An iconic location lends itself to the story

Want to convey moneyed Gotham or modern London? Need a transition shot that says more than 1,000 words of dialogue?

An iconic location or landmark often conveys more background or exposition than a filmmaker can get with a costly set. These instantly recognizable sites not only visually establish location but also communicate an emotional subtext.

A crucial locale, whether a demand of story or director’s vision, typically entails serious location fees as well as the cooperation of multiple government entities or private property owners.

“Each city is significantly different in response to movie crews,” says producer Pat Crowley, now lensing “The Bourne Ultimatum,” third in the Bourne series that has shot worldwide from Goa, India, to Manhattan.

Following a template set up in “The Bourne Identity,” filmmakers take an oblique approach to establishing location, which often sets up the next plot intricacy. “There’s a conscious effort to avoid a postcard look or landmark approach to a city,” Crowley explains.

If the Eiffel Tower is used, it’s in a small corner of the frame, as Jason Bourne (Matt Damon) needs to move about unobserved. Train stations are essential locations, as Bourne tends to avoid airports. In London, “The Bourne Ultimatum” filmed at Waterloo Station but only during the off-commute hours of 10 a.m. to 4 p.m. “The Waterloo fees were not big, and we got the production value of all that architecture,” Crowley says.

Gotham’s Waldorf-Astoria’s film credits stretch back 62 years, including recent work for “The Tourist” and “The Bourne Ultimatum.” “We give them a sense of history and an establishing shot of New York City,” says Anton Moore, the hotel’s director of entertainment sales. “No matter where you are in the world, you know our name and building.”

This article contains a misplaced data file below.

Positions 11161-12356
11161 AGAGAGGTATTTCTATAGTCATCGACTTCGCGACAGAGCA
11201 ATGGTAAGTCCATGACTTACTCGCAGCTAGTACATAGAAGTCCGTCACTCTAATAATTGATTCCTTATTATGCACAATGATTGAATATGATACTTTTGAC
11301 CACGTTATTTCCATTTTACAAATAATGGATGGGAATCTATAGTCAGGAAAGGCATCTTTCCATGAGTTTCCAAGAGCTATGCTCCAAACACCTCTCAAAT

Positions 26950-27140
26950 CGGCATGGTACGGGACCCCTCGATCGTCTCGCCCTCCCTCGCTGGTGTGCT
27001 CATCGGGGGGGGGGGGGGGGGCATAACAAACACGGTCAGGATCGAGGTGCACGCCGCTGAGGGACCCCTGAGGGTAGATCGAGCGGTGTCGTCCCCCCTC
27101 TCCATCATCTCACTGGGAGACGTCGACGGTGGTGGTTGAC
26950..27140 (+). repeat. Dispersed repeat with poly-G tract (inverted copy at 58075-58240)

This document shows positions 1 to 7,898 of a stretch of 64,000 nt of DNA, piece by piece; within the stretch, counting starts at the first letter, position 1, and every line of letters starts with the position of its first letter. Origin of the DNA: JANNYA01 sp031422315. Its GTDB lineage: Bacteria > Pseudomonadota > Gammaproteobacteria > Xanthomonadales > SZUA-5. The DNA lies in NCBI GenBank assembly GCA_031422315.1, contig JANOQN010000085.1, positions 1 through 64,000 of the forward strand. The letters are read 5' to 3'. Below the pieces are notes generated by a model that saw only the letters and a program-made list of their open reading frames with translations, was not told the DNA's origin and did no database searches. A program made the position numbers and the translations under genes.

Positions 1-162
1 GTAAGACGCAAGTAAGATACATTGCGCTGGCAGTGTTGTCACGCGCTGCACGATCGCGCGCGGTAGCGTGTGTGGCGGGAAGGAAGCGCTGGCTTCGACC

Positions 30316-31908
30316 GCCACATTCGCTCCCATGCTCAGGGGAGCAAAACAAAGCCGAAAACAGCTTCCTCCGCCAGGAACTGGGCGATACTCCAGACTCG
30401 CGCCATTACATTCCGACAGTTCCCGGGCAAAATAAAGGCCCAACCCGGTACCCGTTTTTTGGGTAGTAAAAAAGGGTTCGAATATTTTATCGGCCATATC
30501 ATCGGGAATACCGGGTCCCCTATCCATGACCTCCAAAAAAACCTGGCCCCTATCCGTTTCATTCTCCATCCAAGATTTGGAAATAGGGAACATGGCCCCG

Location fees are determined per production and based on how much of the hotel’s day-to-day business will be interrupted.

When a production must have a certain location is when a fee can really escalate. Location manager Rick Schuler (“Zodiac,” “National Treasure II”) notes the most expensive location he secured was for David Fincher’s “The Game,” when the production shut down San Francisco’s Palace Hotel lobby and four ballrooms, including the famed glass-covered one, for 72 hours.

The six-figure fee was due to a combination of factors, chiefly believability, as Michael Douglas’ character must fall spectacularly through the glass ceiling in the film’s finale.

“The Bourne Ultimatum” needed a specific London bookstore for a major sequence. The store’s asking price was £20,000 ($39,000) per hour. “We had to bite the bullet,” Crowley says. “You can get held up the same way in downtown Los Angeles or anywhere. If they smell you’re hungry, you have to pay for that appetite.”

One of the most important considerations in moving forward with the production of Focus Features’ “Evening” (based on Susan Minot’s book) was to find the right house that was both an iconic piece of landscape central to the film’s story and a manse that epitomized a bygone era.

Producer Jeff Sharp scouted the East Coast from Maine to Long Island before finding the perfect house in Newport, R.I., dramatically positioned at the end of Newport’s most historic street. Although the production paid fees equivalent to a summer rental, it was a fraction of the cost of trying to re-create such a setting.

“The house spoke to the film so much so we changed the location from Maine to Newport,” Sharp explains. “The house suited the characters in a way we couldn’t have anticipated.”

He credits Steven Feinberg of the Rhode Island Film/TV Office with establishing a welcoming rapport with the home’s owners.

New Mexico is a state that, since it introduced extremely generous filming incentives, recognizes the importance of state support, according to Lisa Strout, director of New Mexico’s film office.

She helped smooth the way for Sony’s “Seraphim Falls” to shoot the pic’s opener at the top of environmentally sensitive Taos Mountain.

“The scene sets the tone for the whole movie,” Strout explains of the landmark location. “The land is a character in the story, and to shoot somewhere else or re-create it digitally would have taken what something away from what story is about.”

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